Wimbledon | Murray suffers disappointment

These are the occasions that Andy Murray craves, facing high-ranked players, especially on Centre Court at Wimbledon, despite the hip operation which nearly brought his career to an end in 2019.

It was nerve wracking, I had to overcome it. It was an obstacle – a big one. Stefanos Tsitsipas

Since that op he has shown he can compete with the top-flight, so the loss to the world No.5, Stefanos Tsitsipas, will rankle the former world No1 who, prior to his surgery, had won Wimbledon twice.

He lost in a second round match forced to be played over two days and while one can say that he won the first half by going into the break with a two sets-to-one lead, he lost the second and consequently the match when play resumed and Tsitsipas mopped up the remaining two sets for a 7-6(3) 6-7(2) 4-6 7-6(3) 6-4 victory.

Whatever momentum Murray had gained to go ahead on Thursday, was obviously interrupted by the suspension and it didn’t help that he fell badly while creating that final set point in the third but recovered to immediately convert it. However, his fitness, as he went down with a great howl of pain while clutching his groin, was a major concern but fortunately there were no signs of a problem when play resumed the following day.

The contest, which was played at a high level of intensity throughout, with the Tsitsipas forehand and serve very much at the forefront in the early stages but once Murray had found his range, he increased the power of his own deliveries and by concentrating on his opponent’s backhand, turned the match in his favour as he claimed the only break of serve in the first three sets.

On resumption mid-afternoon but now with an open roof and in brilliant sunshine, the battle resumed and the high quality of shot-making continued.

Again, it all eventually hinged on one break and unfortunately it was a poor Murray service game culminating in a double fault, handed Tsitsipas three break points. The Scot saved two but not the third handing Tsitsipas the momentum he needed by establishing a 2-1 led which he held until he reached the finish line.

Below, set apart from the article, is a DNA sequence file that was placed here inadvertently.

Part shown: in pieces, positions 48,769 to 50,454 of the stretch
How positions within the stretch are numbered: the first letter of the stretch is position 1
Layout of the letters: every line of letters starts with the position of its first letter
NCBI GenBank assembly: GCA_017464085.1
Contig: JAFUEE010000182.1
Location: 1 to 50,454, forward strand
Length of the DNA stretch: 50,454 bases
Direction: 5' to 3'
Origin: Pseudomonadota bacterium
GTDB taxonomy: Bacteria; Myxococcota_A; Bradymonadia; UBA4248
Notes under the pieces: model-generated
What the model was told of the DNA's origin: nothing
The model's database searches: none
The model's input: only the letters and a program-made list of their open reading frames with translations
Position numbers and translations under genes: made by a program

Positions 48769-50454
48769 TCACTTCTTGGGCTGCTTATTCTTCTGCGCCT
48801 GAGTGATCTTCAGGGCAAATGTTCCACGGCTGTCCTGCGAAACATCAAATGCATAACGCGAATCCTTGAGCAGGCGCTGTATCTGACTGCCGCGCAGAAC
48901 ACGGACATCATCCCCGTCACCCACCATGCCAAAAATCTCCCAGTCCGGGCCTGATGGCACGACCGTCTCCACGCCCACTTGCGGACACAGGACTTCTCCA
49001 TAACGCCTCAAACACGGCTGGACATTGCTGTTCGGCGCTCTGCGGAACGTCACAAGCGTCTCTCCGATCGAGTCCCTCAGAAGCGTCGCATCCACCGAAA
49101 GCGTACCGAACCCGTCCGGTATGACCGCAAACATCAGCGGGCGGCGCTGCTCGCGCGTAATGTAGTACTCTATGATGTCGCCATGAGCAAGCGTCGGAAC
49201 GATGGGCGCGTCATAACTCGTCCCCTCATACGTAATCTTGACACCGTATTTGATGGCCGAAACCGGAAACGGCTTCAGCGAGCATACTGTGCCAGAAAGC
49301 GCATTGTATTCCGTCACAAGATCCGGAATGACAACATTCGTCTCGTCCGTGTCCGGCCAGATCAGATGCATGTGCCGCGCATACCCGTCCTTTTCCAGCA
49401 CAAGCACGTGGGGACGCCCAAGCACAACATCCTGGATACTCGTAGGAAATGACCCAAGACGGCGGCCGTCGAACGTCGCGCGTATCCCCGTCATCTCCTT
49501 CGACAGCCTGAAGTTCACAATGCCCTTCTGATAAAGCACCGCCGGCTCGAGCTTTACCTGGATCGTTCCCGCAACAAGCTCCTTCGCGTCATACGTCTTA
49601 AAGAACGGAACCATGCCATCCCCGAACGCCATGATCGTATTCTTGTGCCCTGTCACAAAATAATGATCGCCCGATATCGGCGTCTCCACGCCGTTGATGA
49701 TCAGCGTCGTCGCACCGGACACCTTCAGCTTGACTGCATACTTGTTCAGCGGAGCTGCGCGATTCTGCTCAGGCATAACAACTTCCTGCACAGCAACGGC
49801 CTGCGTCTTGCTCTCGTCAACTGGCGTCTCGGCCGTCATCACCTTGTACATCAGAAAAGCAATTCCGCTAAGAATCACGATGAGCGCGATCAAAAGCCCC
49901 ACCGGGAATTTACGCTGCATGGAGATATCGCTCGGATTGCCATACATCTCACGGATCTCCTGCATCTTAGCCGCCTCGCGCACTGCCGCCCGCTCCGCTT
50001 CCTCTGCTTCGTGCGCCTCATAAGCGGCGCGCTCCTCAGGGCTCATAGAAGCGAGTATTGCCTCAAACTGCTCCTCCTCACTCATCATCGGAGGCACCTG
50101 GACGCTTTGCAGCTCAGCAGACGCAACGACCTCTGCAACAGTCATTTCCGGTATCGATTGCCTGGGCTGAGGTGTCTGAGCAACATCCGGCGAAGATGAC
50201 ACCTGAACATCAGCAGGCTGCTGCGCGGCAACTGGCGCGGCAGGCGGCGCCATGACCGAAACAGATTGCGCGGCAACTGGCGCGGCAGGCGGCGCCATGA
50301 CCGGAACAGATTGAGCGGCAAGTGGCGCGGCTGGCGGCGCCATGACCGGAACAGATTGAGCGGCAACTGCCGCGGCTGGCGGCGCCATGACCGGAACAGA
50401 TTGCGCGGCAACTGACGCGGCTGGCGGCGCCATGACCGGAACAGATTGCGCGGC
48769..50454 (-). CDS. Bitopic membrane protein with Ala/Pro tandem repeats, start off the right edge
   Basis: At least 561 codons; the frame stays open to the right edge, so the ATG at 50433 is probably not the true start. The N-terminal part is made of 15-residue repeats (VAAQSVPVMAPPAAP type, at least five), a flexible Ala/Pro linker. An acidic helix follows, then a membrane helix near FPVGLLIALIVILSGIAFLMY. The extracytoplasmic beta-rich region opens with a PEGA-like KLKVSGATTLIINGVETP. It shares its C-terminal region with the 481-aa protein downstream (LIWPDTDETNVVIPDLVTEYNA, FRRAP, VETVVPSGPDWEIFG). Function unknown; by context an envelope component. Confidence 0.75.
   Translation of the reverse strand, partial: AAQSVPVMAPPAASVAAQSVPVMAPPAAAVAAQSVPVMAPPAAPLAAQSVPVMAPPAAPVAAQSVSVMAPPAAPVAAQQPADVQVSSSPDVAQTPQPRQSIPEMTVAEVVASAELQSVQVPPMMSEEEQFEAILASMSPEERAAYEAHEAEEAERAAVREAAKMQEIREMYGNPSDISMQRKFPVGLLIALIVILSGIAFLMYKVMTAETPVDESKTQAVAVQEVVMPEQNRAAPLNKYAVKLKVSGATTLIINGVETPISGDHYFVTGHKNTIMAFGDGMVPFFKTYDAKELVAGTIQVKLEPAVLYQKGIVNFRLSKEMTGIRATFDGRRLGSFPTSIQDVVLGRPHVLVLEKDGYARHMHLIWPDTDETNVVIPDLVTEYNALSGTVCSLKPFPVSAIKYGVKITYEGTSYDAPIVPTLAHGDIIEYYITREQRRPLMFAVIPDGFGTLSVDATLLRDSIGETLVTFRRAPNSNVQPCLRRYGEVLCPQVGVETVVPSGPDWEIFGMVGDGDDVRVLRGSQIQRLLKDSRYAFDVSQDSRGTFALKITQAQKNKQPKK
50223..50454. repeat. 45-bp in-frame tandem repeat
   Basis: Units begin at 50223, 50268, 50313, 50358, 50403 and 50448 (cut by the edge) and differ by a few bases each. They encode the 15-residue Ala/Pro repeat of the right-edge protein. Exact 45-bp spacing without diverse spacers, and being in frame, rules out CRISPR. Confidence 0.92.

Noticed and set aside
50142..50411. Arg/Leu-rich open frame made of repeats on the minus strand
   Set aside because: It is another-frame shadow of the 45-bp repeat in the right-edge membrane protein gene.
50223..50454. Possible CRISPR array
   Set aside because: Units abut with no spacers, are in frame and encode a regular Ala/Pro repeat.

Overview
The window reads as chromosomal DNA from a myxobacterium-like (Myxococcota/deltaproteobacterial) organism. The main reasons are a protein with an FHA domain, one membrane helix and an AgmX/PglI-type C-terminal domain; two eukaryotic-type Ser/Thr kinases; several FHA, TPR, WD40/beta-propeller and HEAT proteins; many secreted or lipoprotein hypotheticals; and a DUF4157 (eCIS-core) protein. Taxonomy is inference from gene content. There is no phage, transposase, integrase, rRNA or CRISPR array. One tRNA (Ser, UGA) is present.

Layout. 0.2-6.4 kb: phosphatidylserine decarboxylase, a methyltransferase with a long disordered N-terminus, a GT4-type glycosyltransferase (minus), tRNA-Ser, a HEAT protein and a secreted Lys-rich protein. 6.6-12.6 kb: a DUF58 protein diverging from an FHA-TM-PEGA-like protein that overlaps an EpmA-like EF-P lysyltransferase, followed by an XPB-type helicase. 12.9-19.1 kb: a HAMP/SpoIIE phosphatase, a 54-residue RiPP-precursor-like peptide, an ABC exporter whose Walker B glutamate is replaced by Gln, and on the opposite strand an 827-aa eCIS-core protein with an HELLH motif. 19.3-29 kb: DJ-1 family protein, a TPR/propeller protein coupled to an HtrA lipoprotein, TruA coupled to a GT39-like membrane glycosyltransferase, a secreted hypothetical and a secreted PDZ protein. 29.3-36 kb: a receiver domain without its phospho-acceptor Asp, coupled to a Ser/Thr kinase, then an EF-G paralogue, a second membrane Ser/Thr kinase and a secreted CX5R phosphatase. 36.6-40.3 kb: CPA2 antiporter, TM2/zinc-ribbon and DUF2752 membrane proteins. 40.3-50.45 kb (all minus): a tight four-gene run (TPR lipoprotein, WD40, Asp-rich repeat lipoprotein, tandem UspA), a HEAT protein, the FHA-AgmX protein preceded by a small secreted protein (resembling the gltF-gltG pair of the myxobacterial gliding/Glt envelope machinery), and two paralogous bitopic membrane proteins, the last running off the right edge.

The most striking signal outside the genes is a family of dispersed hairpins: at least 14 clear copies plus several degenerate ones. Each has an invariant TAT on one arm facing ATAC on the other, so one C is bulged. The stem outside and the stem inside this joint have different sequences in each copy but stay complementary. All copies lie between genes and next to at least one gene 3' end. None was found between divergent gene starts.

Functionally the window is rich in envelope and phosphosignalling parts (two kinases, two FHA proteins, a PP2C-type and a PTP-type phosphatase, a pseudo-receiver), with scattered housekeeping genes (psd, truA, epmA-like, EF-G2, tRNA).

Murray now was clearly frustrated with himself but try as he might, just couldn’t recover. He saved two match points but not the third which the Greek converted with an ace, his 17th of the match.


Stefanos Tsitsipas celebrates a hard earned victory

(Photo by Shaun Botterill/Getty Images)

“It was nerve wracking,” Tsitsipas admitted following his victory which included 90 winners. “I had to overcome it. It was an obstacle – a big one. It’s actually difficult when you’ve grown up watching him play on this court. I had goosebumps when he won his first title here and I felt for him of how much it meant to him, this courageous run he had in 2013.

“He was part of the top four for a very long time and I looked up to him. I looked up to Novak, Roger and Rafa so these four guys shaped the game and are the reason I am the player I am today.

“It’s never easy against Andy. Everyone loves him here,” the Greek 24-year-old continued.

“I’m impressed how well he holds up after his hip surgeries. I wish him the best in the future.”

The disappointment for Murray was two-fold for on this day a decade ago, July 7, 2013, he was lifting the Wimbledon trophy. He still believes he can replicate that moment but while he has proven he can stay with the top players, the road to an actual title remains a long and tortuous one, and one not surprisingly, he is now reviewing.

“I don’t know,” Murray answered when asked if he would be back at the All England Club next year.

“Motivation is obviously a big thing. Continuing having early losses in tournaments like this don’t necessarily help with that.”

He admitted that a second-round defeat at Wimbledon to John Isner last year had also prompted similar thoughts.

“I’m obviously very disappointed just now,” Murray added later. “You never know how many opportunities you’re going to get to play here. The defeats may feel a bit tougher. But to be honest, every year that Wimbledon’s not gone how I would like, it’s been hard.

“I certainly could have beaten him today or yesterday,” he added. “I obviously earlier in the year had a great win against Berrettini… It’s clearly based on how the match went. There’s only a few points in it today, it’s not just about winning the odd match against them. To have a run at these tournaments, you need multiple wins in a row. I’ve obviously not done that.”


Stefanos Tsitsipas and Andy Murray have a chat after their match

(Photo by Visionhaus/Getty Images)



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